“I was a young knucklehead out in these Long Beach streets, I happened to meet Kelvin when I stopped by VIP to buy some records and he told me they’d be hiring so he took me off the streets and he helped transform me from a knucklehead to one of the most well-known DJs in Long Beach,” says veteran crate digger DJ P, one of the original employees at VIP. “He’s like a father to me…an icon in our neighborhood.”

The entire evening felt like a flashback to early ‘90s era Long Beach, a time when the most historic thing to happen outside of music was the LA Riots. As the city continues to expand and plaster new high-priced facades over its fading architecture, it’s hard not to notice what segment of Long Beach’s history is being neglected. Of the 100 historic landmarks in Long Beach, only two have anything to do with African American culture—-one of which Craftsman bungalow belonging to the late civil rights pioneer Ernest S. McBride, founder of the local chapter of the NAACP.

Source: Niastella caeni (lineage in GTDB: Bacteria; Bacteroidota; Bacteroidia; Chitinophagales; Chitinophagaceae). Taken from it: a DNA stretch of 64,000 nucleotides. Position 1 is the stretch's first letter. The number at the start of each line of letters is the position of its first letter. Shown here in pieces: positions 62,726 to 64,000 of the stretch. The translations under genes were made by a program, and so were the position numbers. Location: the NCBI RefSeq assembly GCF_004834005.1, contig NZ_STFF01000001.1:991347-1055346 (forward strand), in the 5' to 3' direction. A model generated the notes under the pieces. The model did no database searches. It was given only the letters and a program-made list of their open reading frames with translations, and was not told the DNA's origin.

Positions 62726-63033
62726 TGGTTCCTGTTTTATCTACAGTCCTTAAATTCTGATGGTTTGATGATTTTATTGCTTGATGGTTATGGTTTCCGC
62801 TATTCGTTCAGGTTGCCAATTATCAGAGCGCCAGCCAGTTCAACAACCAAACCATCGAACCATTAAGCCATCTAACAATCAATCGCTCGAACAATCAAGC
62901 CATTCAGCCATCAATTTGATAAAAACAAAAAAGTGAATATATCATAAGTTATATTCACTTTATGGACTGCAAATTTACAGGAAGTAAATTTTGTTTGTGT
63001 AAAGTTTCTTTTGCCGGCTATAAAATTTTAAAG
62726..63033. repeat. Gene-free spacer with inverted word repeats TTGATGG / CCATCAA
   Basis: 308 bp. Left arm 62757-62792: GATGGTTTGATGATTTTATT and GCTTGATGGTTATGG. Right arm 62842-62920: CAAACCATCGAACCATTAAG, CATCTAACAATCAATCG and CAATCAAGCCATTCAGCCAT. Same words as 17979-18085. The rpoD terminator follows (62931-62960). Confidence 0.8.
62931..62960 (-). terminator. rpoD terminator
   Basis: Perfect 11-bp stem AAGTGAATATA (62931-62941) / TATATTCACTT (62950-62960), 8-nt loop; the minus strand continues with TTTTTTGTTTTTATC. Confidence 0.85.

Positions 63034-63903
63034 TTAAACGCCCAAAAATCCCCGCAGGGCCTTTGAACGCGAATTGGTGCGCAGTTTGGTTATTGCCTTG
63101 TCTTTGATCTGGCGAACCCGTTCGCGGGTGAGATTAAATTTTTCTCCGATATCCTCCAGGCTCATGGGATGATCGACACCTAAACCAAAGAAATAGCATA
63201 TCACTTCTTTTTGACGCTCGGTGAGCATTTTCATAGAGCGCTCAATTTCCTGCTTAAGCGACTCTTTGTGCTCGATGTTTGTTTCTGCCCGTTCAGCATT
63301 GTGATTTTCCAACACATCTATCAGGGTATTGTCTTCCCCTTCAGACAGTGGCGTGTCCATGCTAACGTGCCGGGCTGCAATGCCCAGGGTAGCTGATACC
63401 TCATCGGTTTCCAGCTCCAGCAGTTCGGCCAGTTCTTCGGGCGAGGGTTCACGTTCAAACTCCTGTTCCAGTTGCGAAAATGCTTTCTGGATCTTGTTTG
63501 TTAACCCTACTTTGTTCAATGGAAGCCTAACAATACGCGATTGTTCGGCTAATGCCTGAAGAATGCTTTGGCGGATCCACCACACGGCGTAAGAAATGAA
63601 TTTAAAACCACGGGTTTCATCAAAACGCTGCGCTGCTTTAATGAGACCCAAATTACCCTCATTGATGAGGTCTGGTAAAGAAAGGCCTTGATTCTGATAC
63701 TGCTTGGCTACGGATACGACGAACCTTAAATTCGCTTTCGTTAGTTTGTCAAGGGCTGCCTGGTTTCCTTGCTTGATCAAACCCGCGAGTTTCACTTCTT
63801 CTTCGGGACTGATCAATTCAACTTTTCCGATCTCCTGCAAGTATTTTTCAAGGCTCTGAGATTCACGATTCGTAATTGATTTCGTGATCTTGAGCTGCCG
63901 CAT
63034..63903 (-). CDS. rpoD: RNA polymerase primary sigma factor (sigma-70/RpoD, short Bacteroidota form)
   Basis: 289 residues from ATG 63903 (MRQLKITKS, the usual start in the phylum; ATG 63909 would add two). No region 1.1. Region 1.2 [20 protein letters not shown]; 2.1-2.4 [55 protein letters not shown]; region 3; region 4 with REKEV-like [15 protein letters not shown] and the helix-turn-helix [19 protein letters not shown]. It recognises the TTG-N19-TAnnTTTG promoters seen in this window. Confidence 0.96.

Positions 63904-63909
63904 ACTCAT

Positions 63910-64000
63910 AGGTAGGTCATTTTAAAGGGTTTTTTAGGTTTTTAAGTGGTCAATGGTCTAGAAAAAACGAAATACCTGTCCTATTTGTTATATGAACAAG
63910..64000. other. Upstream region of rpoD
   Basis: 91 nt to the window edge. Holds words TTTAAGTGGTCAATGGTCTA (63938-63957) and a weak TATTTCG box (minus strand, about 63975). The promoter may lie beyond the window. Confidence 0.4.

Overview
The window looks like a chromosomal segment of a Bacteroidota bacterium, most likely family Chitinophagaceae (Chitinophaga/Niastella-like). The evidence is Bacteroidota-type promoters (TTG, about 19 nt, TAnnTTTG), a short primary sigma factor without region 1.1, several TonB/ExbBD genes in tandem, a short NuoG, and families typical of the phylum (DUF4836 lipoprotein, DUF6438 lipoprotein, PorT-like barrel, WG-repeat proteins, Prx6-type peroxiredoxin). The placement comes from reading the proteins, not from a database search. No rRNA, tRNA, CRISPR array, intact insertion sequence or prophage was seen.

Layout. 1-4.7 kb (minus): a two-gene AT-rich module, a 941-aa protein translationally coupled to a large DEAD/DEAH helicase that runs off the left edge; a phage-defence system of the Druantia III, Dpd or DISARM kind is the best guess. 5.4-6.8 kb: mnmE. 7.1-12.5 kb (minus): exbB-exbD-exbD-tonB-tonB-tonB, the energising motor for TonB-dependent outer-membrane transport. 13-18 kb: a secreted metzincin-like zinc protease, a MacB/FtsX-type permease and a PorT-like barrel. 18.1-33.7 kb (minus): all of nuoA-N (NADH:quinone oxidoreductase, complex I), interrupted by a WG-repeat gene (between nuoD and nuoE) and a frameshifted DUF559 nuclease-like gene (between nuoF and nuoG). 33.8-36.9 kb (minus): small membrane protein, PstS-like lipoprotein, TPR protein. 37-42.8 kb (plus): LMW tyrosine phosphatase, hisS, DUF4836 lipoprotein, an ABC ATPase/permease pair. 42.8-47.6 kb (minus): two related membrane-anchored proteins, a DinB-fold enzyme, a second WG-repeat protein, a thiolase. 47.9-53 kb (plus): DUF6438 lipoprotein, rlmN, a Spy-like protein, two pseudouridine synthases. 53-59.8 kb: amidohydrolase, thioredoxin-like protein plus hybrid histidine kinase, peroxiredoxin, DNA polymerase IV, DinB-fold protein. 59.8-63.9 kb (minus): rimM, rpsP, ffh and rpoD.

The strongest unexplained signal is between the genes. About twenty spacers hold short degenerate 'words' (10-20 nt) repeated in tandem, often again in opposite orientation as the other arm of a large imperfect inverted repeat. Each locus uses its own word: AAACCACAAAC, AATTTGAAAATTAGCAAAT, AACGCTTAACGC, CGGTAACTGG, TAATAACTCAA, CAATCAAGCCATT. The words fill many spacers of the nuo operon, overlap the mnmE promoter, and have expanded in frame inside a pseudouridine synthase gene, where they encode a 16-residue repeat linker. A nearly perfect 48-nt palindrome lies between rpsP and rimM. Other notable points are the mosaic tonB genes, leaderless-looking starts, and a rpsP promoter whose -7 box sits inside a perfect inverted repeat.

Meanwhile, VIP—one of the most important black-owned businesses in the city, drowned financially by music’s digital deluge—was unceremoniously shuttered and forced into a small storefront, it’s owner stripped of what should be a comfortable retirement. But during the council meeting last week, it was clear that Anderson’s legacy hasn’t faded in the minds of people like Tromaine Ellis, aka The LBC Photographer, who first got into shooting photos and video as a young community college student and part time drug dealer when Anderson allowed him to shoot a film in his parking lot and wound up inspiring him to follow his passion for photography.

“If it wasn’t for Kelvin Anderson spending his time with us like a second father, I’d probably be locked up or dead by now,” he told the commission last week.